For many, particularly federal workers, today means a day off because it’s Presidents’ Day.
Plans are in place for a long weekend of travel, binge-watching TV, maybe sleeping in today, and for those in New Orleans, sleeping off the fun from the first weekend of Carnival parades.
But what exactly is Presidents’ Day? Glad you asked.
1. He Never Told a Lie (Supposedly)
The inspiration for this day off is America’s first president, George Washington.
When Washington passed away in 1799, he was considered such an important figure in U.S. history that his birthday—Washington was born Feb. 22, 1732—became a perennial day of remembrance, starting in 1800. The holiday was called Washington’s Birthday.
2. When Did Presidents’ Day Become Official?
Washington’s Birthday wasn’t truly an official holiday until Jan. 31, 1879, when President Rutherford B. Hayes signed it into law, though it only applied to federal employees in the District of Columbia.
It took until 1885 for it to become celebrated by the whole country.
3. When Did Washington’s Birthday Change Its Name to Presidents’ Day?
Good question with no real definitive answer. The U.S. Congress and no actual President has ever required the name change from Washington’s Birthday to Presidents’ Day.
The blog by George Washington’s Mount Vernon (the house he lived in that is now a museum) said that Presidents’ Day was proposed as a Monday holiday in 1951, but nothing happened.
What the site surmises is that the ubiquitous Presidents’ Day commercials and advertisements for sales caused the public to adopt the holiday name.
It was also seen as a good way to honor all the country’s presidents, rather than just one.
4. Why Isn’t It Celebrated on Washington’s Actual Birthday?
It wasn’t until June 28, 1968, when Congress passed the Uniform Monday Holiday Act, which was to provide a uniform annual observance of legal public holidays on Monday.
You can thank Sen. Robert McClory of Illinois, who championed the bill, which proposed to shift federal holidays, so they could be three-day weekends. By creating more three-day weekends, Congress hoped to “bring substantial benefits to both the spiritual and economic life of the Nation.”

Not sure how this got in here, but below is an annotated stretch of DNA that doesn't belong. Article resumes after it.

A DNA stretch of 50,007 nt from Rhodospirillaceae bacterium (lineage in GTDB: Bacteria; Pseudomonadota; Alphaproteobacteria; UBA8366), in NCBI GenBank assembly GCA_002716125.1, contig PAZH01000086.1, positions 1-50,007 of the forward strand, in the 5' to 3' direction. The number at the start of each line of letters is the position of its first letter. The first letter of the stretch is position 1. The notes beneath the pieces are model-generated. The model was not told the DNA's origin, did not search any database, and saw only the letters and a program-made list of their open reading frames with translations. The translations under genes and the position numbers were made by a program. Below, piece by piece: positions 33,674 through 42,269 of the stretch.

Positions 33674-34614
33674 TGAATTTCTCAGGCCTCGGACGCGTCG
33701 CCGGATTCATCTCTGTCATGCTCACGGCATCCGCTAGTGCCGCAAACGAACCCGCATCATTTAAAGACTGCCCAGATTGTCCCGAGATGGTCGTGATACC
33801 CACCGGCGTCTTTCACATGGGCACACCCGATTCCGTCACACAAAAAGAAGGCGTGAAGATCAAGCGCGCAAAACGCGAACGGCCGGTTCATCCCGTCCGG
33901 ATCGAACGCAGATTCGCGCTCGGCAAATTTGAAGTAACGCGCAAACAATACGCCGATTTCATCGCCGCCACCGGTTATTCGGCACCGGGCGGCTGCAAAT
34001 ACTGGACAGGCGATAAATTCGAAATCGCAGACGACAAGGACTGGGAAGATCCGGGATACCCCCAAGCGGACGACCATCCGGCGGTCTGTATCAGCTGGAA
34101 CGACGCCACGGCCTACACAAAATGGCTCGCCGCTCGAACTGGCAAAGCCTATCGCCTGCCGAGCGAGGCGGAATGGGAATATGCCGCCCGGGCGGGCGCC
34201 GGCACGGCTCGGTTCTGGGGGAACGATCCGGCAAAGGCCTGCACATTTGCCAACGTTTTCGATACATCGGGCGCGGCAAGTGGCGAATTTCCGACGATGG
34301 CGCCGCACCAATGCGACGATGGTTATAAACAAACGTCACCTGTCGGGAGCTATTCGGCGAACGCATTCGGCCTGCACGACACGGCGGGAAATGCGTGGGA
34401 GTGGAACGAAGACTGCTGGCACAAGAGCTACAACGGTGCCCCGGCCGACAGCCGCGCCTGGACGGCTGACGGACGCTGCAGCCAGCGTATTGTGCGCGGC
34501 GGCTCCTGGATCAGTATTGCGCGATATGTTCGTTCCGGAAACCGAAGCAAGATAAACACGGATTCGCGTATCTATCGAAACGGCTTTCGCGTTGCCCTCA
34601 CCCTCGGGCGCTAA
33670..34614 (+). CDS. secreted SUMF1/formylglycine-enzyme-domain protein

This is why you have certain federal holidays on Monday: Martin Luther King Jr. Day, Indigenous Peoples’ Day (also observed as Columbus Day), Memorial Day, and Labor Day.
The irony of this change to Presidents’ Day is that it guarantees the holiday won’t be celebrated on Washington’s actual birthday, as the third Monday cannot fall any later than Feb. 21.
5. What Does President Abraham Lincoln Have To Do With This?
Lincoln was born on Feb. 12, 1809, and somehow his birthday was linked with the Washington’s Birthday holiday. In some places in the United States, Lincoln’s Birthday was celebrated on its own. (Some schools had the winter holiday between Washington’s and Lincoln’s birthdays.)
Merging the two holidays was also a provision in the Uniform Monday Holiday Act.
Though the fact remains, what other president could advertisers use with Washington other than “Honest Abe”?
Lagniappe: What Is Closed on Presidents’ Day?
Federal offices, no mail is delivered, and most banks are closed, as are the New York Stock Exchange and NASDAQ.
Of course, major stores will be open.
By Sue Strachan